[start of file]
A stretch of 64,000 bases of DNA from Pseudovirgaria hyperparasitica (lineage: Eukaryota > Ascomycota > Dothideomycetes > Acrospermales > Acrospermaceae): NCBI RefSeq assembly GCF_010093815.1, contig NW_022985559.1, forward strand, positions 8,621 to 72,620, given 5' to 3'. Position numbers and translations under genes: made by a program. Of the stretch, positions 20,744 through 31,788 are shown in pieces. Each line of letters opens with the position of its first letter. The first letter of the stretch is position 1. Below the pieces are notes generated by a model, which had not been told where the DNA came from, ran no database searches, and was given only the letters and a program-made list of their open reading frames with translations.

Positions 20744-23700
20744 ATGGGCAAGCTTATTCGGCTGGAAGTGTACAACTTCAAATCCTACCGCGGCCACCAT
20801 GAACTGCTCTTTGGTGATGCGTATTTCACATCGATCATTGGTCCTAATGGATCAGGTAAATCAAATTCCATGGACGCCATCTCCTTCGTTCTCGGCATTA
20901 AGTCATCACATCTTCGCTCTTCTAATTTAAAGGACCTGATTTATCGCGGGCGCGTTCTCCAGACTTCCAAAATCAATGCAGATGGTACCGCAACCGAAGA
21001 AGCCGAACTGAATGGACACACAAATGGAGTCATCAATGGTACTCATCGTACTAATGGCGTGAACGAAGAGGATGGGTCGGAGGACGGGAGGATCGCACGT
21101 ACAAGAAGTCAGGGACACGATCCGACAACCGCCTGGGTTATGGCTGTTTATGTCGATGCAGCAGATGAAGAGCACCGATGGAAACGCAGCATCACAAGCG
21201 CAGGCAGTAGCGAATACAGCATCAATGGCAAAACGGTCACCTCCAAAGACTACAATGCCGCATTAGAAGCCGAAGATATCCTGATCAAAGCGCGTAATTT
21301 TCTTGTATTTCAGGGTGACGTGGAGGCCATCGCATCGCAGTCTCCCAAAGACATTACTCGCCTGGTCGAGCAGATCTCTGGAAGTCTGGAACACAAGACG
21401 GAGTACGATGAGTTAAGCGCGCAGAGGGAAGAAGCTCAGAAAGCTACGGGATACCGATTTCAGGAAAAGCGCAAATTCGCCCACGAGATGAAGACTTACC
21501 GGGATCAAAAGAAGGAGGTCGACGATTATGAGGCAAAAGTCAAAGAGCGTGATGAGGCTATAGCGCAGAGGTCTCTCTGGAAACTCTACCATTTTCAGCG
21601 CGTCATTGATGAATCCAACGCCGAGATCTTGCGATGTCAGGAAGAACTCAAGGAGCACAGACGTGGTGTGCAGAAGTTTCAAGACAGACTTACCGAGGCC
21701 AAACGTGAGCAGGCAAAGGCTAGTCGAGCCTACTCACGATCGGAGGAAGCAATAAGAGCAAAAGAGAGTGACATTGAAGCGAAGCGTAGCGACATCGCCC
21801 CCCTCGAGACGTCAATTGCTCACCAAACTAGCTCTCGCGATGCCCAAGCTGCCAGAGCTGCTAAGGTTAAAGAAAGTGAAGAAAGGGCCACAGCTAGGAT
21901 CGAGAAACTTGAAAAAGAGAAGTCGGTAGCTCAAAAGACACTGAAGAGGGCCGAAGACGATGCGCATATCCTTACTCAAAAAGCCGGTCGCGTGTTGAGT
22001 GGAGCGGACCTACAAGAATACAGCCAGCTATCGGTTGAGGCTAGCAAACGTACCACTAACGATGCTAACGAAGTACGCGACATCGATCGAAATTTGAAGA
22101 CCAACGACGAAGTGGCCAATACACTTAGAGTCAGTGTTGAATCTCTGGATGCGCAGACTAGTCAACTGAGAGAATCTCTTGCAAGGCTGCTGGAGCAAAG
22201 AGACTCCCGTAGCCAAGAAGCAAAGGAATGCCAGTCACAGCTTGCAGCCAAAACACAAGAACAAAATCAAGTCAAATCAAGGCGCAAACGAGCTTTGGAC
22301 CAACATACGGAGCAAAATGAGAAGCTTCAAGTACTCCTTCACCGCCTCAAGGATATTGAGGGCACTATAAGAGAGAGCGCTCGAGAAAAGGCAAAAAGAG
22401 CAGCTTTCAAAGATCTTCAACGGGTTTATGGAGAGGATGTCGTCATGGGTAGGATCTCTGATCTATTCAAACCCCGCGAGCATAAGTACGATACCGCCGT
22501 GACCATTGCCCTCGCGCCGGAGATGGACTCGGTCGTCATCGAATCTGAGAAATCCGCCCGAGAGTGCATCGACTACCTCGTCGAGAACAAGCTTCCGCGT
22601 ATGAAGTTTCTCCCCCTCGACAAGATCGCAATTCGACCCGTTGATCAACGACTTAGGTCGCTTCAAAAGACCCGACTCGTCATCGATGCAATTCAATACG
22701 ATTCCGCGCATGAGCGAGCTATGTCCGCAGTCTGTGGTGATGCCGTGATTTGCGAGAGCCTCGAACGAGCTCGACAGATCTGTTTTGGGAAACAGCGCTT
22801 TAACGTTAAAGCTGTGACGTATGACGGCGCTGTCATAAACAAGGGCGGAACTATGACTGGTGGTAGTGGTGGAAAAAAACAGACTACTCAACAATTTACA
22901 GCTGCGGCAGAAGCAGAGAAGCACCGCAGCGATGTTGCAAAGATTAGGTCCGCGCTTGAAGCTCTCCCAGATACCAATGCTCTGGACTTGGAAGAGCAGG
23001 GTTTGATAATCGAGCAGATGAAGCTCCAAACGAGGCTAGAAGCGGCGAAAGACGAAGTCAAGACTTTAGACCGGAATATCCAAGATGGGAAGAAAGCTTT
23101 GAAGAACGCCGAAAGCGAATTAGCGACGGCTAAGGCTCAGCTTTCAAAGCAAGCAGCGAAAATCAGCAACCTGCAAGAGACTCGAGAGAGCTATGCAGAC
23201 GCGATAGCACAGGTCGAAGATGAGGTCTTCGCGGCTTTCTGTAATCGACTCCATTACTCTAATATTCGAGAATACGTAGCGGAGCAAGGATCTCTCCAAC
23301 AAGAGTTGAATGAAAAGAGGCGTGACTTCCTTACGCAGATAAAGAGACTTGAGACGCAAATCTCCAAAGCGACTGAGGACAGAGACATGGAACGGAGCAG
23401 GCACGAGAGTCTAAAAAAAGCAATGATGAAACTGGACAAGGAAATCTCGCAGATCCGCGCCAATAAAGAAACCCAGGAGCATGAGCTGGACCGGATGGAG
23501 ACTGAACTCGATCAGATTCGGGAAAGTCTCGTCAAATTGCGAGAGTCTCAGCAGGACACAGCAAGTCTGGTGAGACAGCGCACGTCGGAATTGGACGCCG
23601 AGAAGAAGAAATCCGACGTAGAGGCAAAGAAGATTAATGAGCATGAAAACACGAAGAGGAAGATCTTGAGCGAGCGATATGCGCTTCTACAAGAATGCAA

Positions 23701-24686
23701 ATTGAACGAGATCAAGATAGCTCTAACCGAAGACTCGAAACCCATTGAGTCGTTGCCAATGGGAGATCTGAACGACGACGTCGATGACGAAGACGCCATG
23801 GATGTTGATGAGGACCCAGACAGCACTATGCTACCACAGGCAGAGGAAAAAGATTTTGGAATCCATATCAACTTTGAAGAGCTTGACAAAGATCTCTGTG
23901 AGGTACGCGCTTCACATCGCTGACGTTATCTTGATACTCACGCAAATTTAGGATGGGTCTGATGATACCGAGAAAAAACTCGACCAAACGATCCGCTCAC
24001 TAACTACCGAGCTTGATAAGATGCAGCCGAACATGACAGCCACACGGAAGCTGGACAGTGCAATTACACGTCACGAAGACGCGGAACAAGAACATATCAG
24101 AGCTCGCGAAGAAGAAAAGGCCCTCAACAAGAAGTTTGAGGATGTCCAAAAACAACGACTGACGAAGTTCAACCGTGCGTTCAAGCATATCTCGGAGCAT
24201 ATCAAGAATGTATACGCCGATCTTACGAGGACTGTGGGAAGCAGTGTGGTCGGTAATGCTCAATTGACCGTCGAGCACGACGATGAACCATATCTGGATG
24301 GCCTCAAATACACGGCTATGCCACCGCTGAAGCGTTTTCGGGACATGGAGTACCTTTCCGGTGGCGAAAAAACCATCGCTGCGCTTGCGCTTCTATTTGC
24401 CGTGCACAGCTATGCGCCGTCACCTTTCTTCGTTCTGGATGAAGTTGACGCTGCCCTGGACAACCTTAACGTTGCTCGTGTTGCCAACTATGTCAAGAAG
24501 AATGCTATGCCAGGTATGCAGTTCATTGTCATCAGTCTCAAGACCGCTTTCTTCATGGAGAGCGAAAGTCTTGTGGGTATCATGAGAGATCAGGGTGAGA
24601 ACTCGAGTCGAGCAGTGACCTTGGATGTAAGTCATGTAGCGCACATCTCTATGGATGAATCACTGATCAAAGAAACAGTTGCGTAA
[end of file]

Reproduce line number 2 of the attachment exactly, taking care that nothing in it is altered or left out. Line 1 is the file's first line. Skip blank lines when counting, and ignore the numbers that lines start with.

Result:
Positions 20744-23700